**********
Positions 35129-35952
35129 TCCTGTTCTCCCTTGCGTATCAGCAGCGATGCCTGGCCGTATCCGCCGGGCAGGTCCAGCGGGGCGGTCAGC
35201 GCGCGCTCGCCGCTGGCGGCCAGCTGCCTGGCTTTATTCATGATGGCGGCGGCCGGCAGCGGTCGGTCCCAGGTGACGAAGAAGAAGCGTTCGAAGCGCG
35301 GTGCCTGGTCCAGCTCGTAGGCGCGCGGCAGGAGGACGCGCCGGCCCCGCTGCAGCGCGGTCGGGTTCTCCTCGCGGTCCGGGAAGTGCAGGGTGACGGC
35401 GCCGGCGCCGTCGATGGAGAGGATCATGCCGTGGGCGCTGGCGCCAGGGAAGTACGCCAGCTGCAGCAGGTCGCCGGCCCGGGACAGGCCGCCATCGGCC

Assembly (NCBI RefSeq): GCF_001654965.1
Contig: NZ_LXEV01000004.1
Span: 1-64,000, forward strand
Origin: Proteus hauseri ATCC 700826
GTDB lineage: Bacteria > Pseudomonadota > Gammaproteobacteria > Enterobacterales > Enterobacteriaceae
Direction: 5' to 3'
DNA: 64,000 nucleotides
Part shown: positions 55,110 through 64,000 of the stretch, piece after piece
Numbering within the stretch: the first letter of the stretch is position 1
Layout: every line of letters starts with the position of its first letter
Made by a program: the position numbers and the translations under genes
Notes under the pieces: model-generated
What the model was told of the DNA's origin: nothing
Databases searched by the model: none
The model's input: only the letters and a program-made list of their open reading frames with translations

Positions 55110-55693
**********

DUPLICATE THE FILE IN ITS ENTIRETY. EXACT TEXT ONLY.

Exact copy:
Positions 35129-35952
35129 TCCTGTTCTCCCTTGCGTATCAGCAGCGATGCCTGGCCGTATCCGCCGGGCAGGTCCAGCGGGGCGGTCAGC
35201 GCGCGCTCGCCGCTGGCGGCCAGCTGCCTGGCTTTATTCATGATGGCGGCGGCCGGCAGCGGTCGGTCCCAGGTGACGAAGAAGAAGCGTTCGAAGCGCG
35301 GTGCCTGGTCCAGCTCGTAGGCGCGCGGCAGGAGGACGCGCCGGCCCCGCTGCAGCGCGGTCGGGTTCTCCTCGCGGTCCGGGAAGTGCAGGGTGACGGC
35401 GCCGGCGCCGTCGATGGAGAGGATCATGCCGTGGGCGCTGGCGCCAGGGAAGTACGCCAGCTGCAGCAGGTCGCCGGCCCGGGACAGGCCGCCATCGGCC

Assembly (NCBI RefSeq): GCF_001654965.1
Contig: NZ_LXEV01000004.1
Span: 1-64,000, forward strand
Origin: Proteus hauseri ATCC 700826
GTDB lineage: Bacteria > Pseudomonadota > Gammaproteobacteria > Enterobacterales > Enterobacteriaceae
Direction: 5' to 3'
DNA: 64,000 nucleotides
Part shown: positions 55,110 through 64,000 of the stretch, piece after piece
Numbering within the stretch: the first letter of the stretch is position 1
Layout: every line of letters starts with the position of its first letter
Made by a program: the position numbers and the translations under genes
Notes under the pieces: model-generated
What the model was told of the DNA's origin: nothing
Databases searched by the model: none
The model's input: only the letters and a program-made list of their open reading frames with translations

Positions 55110-55693